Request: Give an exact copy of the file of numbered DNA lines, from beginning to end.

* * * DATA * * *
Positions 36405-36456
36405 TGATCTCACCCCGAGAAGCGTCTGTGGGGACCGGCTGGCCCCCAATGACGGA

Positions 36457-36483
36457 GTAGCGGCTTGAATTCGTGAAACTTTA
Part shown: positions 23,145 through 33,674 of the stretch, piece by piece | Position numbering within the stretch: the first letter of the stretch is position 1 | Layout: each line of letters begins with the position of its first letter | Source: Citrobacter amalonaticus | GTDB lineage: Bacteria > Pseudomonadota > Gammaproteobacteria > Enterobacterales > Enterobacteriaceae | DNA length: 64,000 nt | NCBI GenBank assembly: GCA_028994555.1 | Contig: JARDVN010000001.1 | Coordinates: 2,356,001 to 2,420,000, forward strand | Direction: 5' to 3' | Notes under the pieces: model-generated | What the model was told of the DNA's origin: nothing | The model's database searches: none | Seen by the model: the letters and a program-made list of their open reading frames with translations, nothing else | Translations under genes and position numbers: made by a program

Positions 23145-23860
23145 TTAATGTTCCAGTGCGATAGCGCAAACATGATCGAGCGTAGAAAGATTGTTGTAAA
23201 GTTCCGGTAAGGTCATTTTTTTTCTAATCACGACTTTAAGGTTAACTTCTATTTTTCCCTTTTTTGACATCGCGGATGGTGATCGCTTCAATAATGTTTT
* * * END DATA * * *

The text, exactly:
Positions 36405-36456
36405 TGATCTCACCCCGAGAAGCGTCTGTGGGGACCGGCTGGCCCCCAATGACGGA

Positions 36457-36483
36457 GTAGCGGCTTGAATTCGTGAAACTTTA
Part shown: positions 23,145 through 33,674 of the stretch, piece by piece | Position numbering within the stretch: the first letter of the stretch is position 1 | Layout: each line of letters begins with the position of its first letter | Source: Citrobacter amalonaticus | GTDB lineage: Bacteria > Pseudomonadota > Gammaproteobacteria > Enterobacterales > Enterobacteriaceae | DNA length: 64,000 nt | NCBI GenBank assembly: GCA_028994555.1 | Contig: JARDVN010000001.1 | Coordinates: 2,356,001 to 2,420,000, forward strand | Direction: 5' to 3' | Notes under the pieces: model-generated | What the model was told of the DNA's origin: nothing | The model's database searches: none | Seen by the model: the letters and a program-made list of their open reading frames with translations, nothing else | Translations under genes and position numbers: made by a program

Positions 23145-23860
23145 TTAATGTTCCAGTGCGATAGCGCAAACATGATCGAGCGTAGAAAGATTGTTGTAAA
23201 GTTCCGGTAAGGTCATTTTTTTTCTAATCACGACTTTAAGGTTAACTTCTATTTTTCCCTTTTTTGACATCGCGGATGGTGATCGCTTCAATAATGTTTT